The estimated 11 million illegal aliens in the U.S. could help elect Hillary Clinton to the White House in 2016.
That’s according to a new analysis published in Politico Magazine on Saturday by Washington Post columnist Paul Goldman and George Mason University dean Mark Rozell. The pair lay out the case that illegal aliens and other non-citizen residents in the U.S. will help whichever candidate Democrats nominate for the White House.
This won’t be achieved by illegal aliens voting illegally, but by indirectly skewing the Electoral College in favor of Democrats, Goldman and Rozell argue.
The Electoral College provides one elector for each U.S. senator — of which there are 100 — and 435 electors for each member of the House of Representatives. An additional three electors granted to Washington D.C. brings the total “enrollment” in the Electoral College to 538.
The 435 electors granted for each House member are fluid. The electors are distributed among the 50 states according to each state’s population share based upon U.S. Census data. That means that states with a large number of illegal aliens and noncitizen residents end up with an inordinate number of electoral votes, according to Goldman and Rozell. And that helps Blue states, given that they house more residents from those two groups than do states that historically support Republicans.
“This math gives strongly Democratic states an unfair edge in the Electoral College,” Goldman and Rozell write.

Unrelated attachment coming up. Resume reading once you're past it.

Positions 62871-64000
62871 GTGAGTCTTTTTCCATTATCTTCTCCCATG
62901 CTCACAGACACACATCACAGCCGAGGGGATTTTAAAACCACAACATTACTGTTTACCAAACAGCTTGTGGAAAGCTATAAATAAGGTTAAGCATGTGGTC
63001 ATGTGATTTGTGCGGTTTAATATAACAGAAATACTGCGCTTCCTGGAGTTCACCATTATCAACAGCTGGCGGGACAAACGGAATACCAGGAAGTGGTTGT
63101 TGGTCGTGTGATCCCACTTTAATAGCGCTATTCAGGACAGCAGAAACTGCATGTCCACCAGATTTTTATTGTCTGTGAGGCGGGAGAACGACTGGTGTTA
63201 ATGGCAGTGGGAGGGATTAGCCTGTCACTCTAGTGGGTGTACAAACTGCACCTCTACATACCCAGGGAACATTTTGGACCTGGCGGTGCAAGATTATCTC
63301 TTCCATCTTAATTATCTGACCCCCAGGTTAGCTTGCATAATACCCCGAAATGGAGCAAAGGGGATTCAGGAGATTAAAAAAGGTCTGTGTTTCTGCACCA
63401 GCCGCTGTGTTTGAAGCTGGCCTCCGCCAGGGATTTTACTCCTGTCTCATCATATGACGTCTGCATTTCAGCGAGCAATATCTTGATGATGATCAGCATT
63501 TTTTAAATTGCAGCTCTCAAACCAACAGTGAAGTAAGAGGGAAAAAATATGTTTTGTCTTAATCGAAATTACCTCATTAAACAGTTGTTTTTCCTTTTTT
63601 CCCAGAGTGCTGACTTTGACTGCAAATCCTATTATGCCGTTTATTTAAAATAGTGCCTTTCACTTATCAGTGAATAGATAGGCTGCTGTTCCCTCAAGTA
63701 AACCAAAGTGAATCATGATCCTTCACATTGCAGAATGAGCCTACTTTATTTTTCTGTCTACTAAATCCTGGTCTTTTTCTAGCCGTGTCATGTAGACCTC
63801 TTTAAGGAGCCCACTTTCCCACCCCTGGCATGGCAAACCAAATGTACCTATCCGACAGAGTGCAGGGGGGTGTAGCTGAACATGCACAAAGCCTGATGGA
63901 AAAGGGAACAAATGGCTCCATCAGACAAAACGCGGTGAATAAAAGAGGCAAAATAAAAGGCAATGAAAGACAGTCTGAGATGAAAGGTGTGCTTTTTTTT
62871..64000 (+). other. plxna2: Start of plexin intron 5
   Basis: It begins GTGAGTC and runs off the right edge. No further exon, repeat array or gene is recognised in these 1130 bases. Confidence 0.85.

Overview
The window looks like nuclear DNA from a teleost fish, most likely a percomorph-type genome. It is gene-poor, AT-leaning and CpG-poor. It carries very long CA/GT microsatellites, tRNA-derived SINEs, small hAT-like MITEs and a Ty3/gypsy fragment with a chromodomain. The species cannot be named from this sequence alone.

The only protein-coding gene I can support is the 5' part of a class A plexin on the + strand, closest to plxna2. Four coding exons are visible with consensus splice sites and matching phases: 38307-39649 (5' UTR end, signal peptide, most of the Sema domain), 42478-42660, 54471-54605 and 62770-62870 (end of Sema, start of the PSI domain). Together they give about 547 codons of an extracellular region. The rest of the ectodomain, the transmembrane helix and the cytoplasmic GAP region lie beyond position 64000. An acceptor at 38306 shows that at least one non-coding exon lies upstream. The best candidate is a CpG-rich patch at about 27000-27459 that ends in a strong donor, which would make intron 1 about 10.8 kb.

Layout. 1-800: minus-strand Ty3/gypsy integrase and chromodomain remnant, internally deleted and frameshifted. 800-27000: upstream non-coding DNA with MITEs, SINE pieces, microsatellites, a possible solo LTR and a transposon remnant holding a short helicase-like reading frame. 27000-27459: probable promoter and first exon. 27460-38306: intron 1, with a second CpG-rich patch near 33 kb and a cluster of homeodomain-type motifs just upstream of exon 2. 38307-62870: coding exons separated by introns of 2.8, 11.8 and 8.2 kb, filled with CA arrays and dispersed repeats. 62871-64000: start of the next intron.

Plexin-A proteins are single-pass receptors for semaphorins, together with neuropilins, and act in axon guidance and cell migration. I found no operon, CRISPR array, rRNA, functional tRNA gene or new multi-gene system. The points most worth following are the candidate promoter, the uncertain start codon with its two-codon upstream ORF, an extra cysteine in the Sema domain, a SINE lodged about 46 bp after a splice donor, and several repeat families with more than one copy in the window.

They cite analysis from American University scholar Leonard Steinhorn who estimates that California, with its massive illegal alien population, would lose five House seats and, thus, five electors if illegal aliens and other non-citizens were not counted towards its population figures for electoral purposes. California, of course, is strongly Democratic.
New York and Washington, also two Blue states, would lose one House seat and one elector.
Republicans would lose only two electors from consistently conservative Texas, which has a large illegal immigrant population. Florida, a key swing state, would lose one House seat and an elector.
The 10 House seats and electors that would be lost among those states would need to be redistributed to others in the Union. According to Steinhorn’s analysis, Iowa, Indiana, Louisiana, Michigan, Missouri, Montana, North Carolina, Ohio, Oklahoma and Pennsylvania would all pick up an additional House seat and additional elector.
Goldman and Rozell posit that seven of those states are Republican strongholds or Republican-leaning. Three are solidly Democratic, meaning that Democrats pick up a net of four electors because illegal aliens and noncitizens are counted towards the Electoral College.
According to the analysis conducted by Goldman and Rozell, that four vote swing would be enough to help the prospective GOP nominee overcome his or her Democratic foe, who most believe will be Hillary Clinton.
That claim hinges on a the prospective GOP nominee faring better in the key battleground states of Ohio, Florida and Virginia than Mitt Romney in 2012. Goldman and Rozell assert that this is entirely plausible given that Clinton is suffering from a massive favorability gap in those states, among others.
Romney won 206 electors in 2012. With Ohio, Florida and Virginia, he would have had 266 — just four shy of the 270 needed to win the presidency.
Goldman and Rozell see little hope of the electoral system being changed anytime soon, however.
“There seems little chance the states will ratify a constitutional amendment dumping the Electoral College in favor of voters directly electing the President. Amending the 14th Amendment to change the ‘whole persons’ formulation for apportioning House of Representative seats is equally unlikely,” they write.